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    A quick and easy guide to the different pillow fillings

    Americans spent $740 million on sleeping pillows in 2010. Now, pillow prices can vary, but if you go by the big-box standard, about one in every four people in the country bought a new pillow that year.

    It’s not just the quality of your sleep that the market effects. In 2004 psychologist Barry Schwartz wrote a book called The Paradox of Choice. His basic premise was that “less is more” regarding the plethora of consumer choices and their impact on our mental health.

    If any industry embodies this idea more, it’s the pillow industry. Pillow filling is what distinguishes pillows from each other.

    Today you can find pillows filled with cutting-edge synthetic downs and fibers, or you can find them filled with feathers, latex, buckwheat hulls, memory foam, water, and goose down. Even materials that were rendered “obsolete” with the advent of polyester are making a comeback.

    All of these choices are enough to keep you up at night, which is why we’ve compiled a quick and easy guide to the different pillow fillings. It’s the A,B,C…and Z’s of getting a comfortable night’s rest.


    The most popular, and affordable pillow filling choice. Walk down the aisle of any big box retailer and most of the pillows you’ll see on the shelves have some sort of polyester fiberfill in them.

    Polyester-fill pillows are lightweight and super easy to clean, with many being machine washable. These may not seem like big deal “features” now, but as we get into some of the more exotic pillow filling materials, you’ll realize there is a balancing act to be played between comfort and convenience.

    Polyester pillows are not moldable, so make sure you get a good feel for the different weights available, because you’re pretty much stuck with the level of firmness you buy. The fill will clump after a while, and unlike feather and down pillows, the clumps are practically impossible to get out.

    They are not the most breathable option, so if you find yourself constantly searching for the cool side of the pillow, you may want to look elsewhere.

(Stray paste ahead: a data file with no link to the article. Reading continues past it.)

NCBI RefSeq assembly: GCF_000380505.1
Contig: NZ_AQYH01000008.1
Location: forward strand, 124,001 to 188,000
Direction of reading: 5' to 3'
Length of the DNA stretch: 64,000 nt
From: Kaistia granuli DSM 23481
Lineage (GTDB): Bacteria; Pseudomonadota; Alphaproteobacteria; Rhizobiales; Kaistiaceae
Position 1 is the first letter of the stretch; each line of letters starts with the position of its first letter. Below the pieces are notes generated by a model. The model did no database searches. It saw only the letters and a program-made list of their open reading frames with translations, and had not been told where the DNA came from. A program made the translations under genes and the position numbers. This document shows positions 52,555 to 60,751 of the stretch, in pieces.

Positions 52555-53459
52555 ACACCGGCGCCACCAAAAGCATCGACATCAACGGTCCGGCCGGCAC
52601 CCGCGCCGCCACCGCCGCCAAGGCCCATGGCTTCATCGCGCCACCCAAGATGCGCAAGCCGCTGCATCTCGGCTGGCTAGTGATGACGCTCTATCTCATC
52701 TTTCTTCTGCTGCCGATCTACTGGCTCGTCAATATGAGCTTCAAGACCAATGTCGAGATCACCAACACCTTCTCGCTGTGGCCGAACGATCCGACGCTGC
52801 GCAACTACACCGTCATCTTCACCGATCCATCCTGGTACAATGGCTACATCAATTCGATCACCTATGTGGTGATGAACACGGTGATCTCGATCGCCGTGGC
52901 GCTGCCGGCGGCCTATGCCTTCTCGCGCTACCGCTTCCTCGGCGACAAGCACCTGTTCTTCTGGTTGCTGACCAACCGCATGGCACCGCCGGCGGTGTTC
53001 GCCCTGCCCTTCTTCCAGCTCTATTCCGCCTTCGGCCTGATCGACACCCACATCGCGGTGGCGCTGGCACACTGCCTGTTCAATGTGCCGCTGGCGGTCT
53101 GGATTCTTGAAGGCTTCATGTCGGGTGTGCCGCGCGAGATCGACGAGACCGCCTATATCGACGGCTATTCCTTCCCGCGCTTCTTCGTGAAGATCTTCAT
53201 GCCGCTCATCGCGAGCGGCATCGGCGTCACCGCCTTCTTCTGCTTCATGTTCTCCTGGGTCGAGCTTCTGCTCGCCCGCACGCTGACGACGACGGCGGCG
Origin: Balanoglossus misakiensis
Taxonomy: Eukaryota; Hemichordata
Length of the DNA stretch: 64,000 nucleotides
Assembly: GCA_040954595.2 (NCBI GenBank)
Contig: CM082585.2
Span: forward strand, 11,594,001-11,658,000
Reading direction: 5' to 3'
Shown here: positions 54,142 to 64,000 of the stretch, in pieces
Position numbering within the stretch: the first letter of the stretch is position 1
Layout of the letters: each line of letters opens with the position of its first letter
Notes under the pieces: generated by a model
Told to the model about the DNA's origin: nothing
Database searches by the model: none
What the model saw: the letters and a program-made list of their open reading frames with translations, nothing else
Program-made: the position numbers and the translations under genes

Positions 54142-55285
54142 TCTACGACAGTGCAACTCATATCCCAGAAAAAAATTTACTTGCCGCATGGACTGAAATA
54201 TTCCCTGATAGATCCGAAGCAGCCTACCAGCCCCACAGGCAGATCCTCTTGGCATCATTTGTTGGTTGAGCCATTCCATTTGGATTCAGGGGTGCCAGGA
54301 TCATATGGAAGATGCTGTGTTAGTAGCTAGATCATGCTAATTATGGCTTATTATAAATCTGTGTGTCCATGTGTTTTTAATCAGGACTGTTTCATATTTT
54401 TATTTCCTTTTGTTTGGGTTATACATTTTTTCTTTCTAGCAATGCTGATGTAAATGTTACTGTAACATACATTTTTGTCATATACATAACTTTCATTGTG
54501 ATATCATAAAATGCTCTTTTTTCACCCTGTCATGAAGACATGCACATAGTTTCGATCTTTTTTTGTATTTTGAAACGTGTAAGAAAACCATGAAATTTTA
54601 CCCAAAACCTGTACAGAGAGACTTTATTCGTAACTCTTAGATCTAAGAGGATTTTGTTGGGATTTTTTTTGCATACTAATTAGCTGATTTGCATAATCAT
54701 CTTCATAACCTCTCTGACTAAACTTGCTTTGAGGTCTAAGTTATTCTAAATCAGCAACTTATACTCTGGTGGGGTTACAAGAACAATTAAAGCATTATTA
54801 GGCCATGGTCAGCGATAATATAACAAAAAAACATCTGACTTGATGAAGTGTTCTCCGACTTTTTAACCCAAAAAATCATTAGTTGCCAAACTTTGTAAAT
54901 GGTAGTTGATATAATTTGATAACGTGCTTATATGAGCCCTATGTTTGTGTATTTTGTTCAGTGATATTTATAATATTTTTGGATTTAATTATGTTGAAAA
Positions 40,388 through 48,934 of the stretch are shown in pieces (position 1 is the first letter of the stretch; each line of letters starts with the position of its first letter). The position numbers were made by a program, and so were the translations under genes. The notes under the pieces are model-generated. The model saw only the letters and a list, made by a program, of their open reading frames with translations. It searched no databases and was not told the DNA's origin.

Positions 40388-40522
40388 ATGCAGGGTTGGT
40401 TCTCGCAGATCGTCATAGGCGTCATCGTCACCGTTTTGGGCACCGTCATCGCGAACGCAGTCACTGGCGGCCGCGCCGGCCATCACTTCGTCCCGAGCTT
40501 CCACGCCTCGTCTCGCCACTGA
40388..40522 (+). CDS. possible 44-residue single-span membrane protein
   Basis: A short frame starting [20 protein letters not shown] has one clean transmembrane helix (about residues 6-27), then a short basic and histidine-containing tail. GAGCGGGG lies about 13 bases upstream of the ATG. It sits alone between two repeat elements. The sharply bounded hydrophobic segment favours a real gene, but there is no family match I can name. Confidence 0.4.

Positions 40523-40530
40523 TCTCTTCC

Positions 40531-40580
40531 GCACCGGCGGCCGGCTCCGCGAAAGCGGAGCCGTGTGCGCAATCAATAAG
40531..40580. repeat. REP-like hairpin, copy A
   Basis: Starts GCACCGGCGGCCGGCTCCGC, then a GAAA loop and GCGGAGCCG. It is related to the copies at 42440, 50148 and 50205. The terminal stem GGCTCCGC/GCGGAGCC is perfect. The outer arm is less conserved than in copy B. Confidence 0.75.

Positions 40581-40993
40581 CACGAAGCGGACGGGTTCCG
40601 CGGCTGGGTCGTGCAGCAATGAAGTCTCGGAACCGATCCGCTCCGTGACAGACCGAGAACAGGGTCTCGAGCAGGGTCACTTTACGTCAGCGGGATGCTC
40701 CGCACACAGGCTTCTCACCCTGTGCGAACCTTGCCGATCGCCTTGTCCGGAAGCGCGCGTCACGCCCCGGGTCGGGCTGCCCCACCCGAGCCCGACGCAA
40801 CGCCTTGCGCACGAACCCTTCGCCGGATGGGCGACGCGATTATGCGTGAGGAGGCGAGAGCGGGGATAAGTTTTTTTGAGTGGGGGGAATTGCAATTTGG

That being said, these types of pillows aren’t exactly designed for longevity. A flattened, clumpy pillow is generally a sign that it’s time to purchase a new one.

    Memory Foam

    If you’re a pillow layman, then polyester and memory foam are likely the only two options you’ve really heard about. As much as memory foam mattresses revolutionized the bed, memory foam pillows helped make pillow choice a thing when considering your sleep setup.

    It only takes one touch to understand why memory foam is so impressive. It seems to inhabit this impossible state where it’s soft yet firm, giving yet it will retain its shape.

    It’s this balance that allows this pillow filling to provide support and comfort. Of course, you’re paying a little more for this, but these pillows are built to last so they kind of pay for themselves.

    It might sound like memory foam is the easy choice, but there are stipulations to consider. Most memory foam pillows come in one shape. Because the foam is so good at remembering its shape, it will do everything it can to retain it, so if you don’t like the shape out of the packaging, there isn’t much you can do.

    This is why there are models for side sleepers, back sleepers, even specific ones for people suffering from neck pain. One way to get a little bit of versatility in your pillow is to opt for shredded memory foam. This way you have a little leeway with what shape you want to mold it into.

    Whether it’s a single block or a shredded fill, memory foam can often carry a distinct odor with it. It doesn’t do much better in terms of uncomfortable heat retention than the standard polyester fill. That being said, memory foam pillows have done wonders for many people.


    For those that weren’t satisfied with their memory phone pillows, latex is like the world’s best-kept secret. Shredded latex filling addresses the two chief complaints that arise with memory foam – softness and breathability.

    With latex pillow filling options, especially shredded latex, you get a natural pillow filling that is soft and supportive, easily malleable, and very breathable.